Awards

'Soul,' With 3 Credited Composers, Ruled Eligible for Best Original Score Oscar

Jon Batiste
Noam Galai/Getty Images

Jon Batiste performs outside NYU Langone Health hospital on June 13, 2020 in New York City.

The last score by three credited composers to receive an Oscar nomination was 'Mulan' 22 years ago.

This article has been updated to reflect Variety as the source of information and analysis about the score contenders.

Disney-Pixar’s Soul has been ruled eligible to compete for an Academy Award for best original score, as first reported by Variety.  The unusual collaboration by longtime collaborators Trent Reznor & Atticus Ross and Jon Batiste is vying to become the first score by three credited composers in more than two decades to receive an Oscar nod.

Reznor and Ross composed a new-age score for the metaphysical segments of the animated film, while Batiste composed a number of original jazz songs for the film’s New York City-based segments.

Soul’s eligibility was by no means certain. Reznor and Ross’ dramatic score constituted less than 60 percent of the total music in the film, which is the Academy standard, and Batiste’s jazz contribution could have been considered “source music” and not “dramatic underscoring” as defined under Academy rules, Variety's Jon Burlingame explains. The executive committee of the music branch, which has the final say on these matters, decided that Batiste’s music played a key role and should be included in any nomination for the film’s music.

The last score by three credited composers to receive an Oscar nomination was Mulan (1998), in the now defunct category of best original music or comedy score. Matthew Wilder and David Zippel collaborated on the songs; Jerry Goldsmith composed the orchestral score. The previous year, Anastasia was nominated in the same category. Stephen Flaherty and Lynn Ahrens collaborated on the songs. David Newman composed the orchestral score.

The last time three composers won an Oscar for scoring was 33 years ago when The Last Emperor took the 1987 award for best original score. Ryuichi Sakamoto, David Byrne and Cong Su collaborated on the score for that film, which won swept all nine Oscars for which it was nominated – including best picture.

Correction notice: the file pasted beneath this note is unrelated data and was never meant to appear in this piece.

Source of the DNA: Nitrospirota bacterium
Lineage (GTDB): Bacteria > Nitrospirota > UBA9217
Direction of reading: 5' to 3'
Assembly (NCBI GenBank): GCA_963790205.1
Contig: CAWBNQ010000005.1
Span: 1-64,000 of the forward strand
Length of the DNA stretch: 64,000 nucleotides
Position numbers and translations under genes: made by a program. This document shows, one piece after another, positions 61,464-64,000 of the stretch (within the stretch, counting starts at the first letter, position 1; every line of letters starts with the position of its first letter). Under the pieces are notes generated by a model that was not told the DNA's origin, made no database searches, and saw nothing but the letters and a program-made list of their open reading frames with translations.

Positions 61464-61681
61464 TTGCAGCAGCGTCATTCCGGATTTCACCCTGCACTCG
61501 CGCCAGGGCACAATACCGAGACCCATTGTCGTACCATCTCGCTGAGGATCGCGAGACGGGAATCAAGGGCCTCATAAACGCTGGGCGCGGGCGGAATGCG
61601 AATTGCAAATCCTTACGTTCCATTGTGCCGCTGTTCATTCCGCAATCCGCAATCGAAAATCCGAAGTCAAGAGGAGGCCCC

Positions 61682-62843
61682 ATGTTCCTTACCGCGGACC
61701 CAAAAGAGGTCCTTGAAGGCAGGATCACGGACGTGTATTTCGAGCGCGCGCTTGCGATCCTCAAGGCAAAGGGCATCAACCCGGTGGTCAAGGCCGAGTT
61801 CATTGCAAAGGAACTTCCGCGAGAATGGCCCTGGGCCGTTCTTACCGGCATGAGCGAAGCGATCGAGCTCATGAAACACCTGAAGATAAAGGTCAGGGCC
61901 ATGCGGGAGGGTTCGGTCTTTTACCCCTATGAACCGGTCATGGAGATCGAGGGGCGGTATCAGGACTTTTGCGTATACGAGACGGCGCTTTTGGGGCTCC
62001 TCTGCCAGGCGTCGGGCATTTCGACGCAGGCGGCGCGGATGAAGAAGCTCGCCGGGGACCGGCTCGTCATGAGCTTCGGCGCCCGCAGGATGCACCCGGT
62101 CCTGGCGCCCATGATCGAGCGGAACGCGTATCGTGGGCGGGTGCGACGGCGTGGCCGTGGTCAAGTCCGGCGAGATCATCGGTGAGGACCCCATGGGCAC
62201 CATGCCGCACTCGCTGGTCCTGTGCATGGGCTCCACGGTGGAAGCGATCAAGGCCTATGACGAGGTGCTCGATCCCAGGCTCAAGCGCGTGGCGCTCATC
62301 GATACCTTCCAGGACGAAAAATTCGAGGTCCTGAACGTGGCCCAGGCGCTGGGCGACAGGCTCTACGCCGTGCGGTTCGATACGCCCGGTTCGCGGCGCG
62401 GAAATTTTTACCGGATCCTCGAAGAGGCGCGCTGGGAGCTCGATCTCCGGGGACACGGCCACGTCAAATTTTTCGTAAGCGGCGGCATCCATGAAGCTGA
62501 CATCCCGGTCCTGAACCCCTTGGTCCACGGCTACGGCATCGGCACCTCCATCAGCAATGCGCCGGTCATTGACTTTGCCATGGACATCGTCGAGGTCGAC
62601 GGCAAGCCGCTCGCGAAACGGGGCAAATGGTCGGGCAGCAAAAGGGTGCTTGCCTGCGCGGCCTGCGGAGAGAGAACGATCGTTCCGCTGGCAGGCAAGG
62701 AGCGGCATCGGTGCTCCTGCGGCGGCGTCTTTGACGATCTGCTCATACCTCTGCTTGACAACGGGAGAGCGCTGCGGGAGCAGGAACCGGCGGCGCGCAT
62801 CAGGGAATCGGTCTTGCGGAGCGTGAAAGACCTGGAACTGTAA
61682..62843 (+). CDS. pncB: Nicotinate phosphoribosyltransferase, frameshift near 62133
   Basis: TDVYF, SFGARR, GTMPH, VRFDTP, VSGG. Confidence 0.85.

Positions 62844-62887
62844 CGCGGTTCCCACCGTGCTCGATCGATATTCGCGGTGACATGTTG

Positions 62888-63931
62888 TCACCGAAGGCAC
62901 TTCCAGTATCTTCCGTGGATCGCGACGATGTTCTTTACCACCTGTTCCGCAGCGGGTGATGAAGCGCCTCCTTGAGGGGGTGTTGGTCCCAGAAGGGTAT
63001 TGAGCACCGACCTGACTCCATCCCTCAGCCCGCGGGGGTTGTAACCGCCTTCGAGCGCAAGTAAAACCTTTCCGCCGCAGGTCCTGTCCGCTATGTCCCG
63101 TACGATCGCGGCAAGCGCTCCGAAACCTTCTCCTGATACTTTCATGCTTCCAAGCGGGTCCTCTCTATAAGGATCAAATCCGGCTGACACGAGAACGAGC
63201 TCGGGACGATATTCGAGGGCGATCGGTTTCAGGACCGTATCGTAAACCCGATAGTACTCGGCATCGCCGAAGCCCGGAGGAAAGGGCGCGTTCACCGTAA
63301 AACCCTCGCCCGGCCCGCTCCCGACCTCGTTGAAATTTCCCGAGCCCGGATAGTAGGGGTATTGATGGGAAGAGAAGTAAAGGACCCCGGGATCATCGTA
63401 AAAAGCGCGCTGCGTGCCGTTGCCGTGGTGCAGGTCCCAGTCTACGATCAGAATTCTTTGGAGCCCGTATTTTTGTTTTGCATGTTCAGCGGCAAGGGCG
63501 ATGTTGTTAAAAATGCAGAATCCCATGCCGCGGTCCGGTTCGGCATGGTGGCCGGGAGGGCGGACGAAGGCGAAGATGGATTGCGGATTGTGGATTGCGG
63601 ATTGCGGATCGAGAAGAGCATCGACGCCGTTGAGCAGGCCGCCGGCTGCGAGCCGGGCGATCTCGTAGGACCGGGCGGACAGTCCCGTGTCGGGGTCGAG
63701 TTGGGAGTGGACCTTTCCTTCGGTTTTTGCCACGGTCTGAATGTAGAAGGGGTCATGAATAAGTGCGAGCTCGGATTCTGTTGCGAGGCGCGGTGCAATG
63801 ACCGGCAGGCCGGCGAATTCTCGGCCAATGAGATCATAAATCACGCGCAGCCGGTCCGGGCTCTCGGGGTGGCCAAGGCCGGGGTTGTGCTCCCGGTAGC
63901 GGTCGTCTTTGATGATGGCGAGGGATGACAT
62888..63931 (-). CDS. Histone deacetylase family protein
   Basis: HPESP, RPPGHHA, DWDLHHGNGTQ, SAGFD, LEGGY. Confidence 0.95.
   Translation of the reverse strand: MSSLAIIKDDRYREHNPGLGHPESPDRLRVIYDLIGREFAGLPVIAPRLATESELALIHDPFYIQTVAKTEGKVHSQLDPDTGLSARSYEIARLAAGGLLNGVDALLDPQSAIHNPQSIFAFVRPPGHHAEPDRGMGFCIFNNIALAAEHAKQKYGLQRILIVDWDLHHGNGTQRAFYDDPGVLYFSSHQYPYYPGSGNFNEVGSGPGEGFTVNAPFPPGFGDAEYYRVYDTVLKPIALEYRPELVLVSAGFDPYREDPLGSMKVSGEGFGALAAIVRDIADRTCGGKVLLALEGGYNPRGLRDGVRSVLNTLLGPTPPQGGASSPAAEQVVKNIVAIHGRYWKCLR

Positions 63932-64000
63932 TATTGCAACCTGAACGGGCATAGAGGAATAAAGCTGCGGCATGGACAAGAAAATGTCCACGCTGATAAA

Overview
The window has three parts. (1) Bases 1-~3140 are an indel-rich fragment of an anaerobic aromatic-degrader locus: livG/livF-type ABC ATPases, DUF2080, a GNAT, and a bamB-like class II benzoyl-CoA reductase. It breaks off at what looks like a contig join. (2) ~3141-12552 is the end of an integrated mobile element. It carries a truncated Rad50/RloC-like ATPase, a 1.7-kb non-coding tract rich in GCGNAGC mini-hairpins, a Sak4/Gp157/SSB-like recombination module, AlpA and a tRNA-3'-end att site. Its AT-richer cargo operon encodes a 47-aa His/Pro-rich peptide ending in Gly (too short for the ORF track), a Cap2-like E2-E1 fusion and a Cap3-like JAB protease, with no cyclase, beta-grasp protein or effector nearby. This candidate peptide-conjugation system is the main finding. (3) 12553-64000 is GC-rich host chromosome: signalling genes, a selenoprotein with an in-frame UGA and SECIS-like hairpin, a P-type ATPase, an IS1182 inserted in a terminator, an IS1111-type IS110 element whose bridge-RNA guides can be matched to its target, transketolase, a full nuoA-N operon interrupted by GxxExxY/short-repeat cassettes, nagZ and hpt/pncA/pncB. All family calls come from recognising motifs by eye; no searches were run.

The Academy of Motion Picture Arts & Sciences qualified 105 songs in the best original song category and 136 scores in the best original score category, according to an Academy spokesperson. From those lists, voters from the Academy’s 376-member music branch will choose 15 songs and 15 scores for the shortlists, which will be announced Feb. 9.  From those shortlists, members of the music branch will vote to determine the nominees, which will be announced on March 15. All Academy voting members vote to determine the winners, which will be revealed on April 25. 

One of Thomas Newman’s two 2020 scores, Let Them All Talk, was declared ineligible because his score constituted only 40 percent of all the music in the film, according to Variety. Newman, who has received 14 Oscar nominations for best original score without a win, had better luck with his other score, The Little Things, which was ruled eligible.

Also missing from the score list are films that were not entered because the scores are comparatively minimal. Among them, according to Variety: Terence Blanchard’s piano score for One Night in Miami and the Mark Isham-Craig Harris score for Judas and the Black Messiah.

Ma Rainey’s Black Bottom was ruled ineligible. Composer Branford Marsalis’ original music was overshadowed by the period songs he was adapting.

The Ma Rainey song “Baby Let Me Have It All,” for which Marsalis was credited as composer and two long-dead figures -- playwright August Wilson (who died in 2005) and Delta blues musician Charley Patton (who died in 1934) -- were credited as lyricists, was also ruled ineligible. Oscar rules demand that a song be “written specifically for the motion picture” and the “songwriters engaged to work directly on the motion picture.”

Award shows struggle with how to handle eligibility on deceased figures. Poet T.S. Eliot won two Tony Awards – book (musical) and original musical score -- for Cats, which premiered on Broadway in 1982, more than 17 years after his death.

But the Grammys didn't allow Nat King Cole to share in two wins (record of the year and best traditional pop performance) for "Unforgettable," his from-the-grave 1991 collab with daughter Natalie Cole. The elder Cole died in 1965.

Also missing from the list of eligible best original song contenders was Reznor and Ross’ “(If Only You Could) Save Me” from Mank, which lasts barely a minute in the film and is hard to hear, said Burlingame, who added, it was declared ineligible by the Academy committee, likely for failing to be “a clearly audible, intelligible, substantive rendition” as demanded by the rules. The Society of Composers and Lyricists Award were more accepting. They gave it a nomination earlier Monday (Feb. 1) for best original song.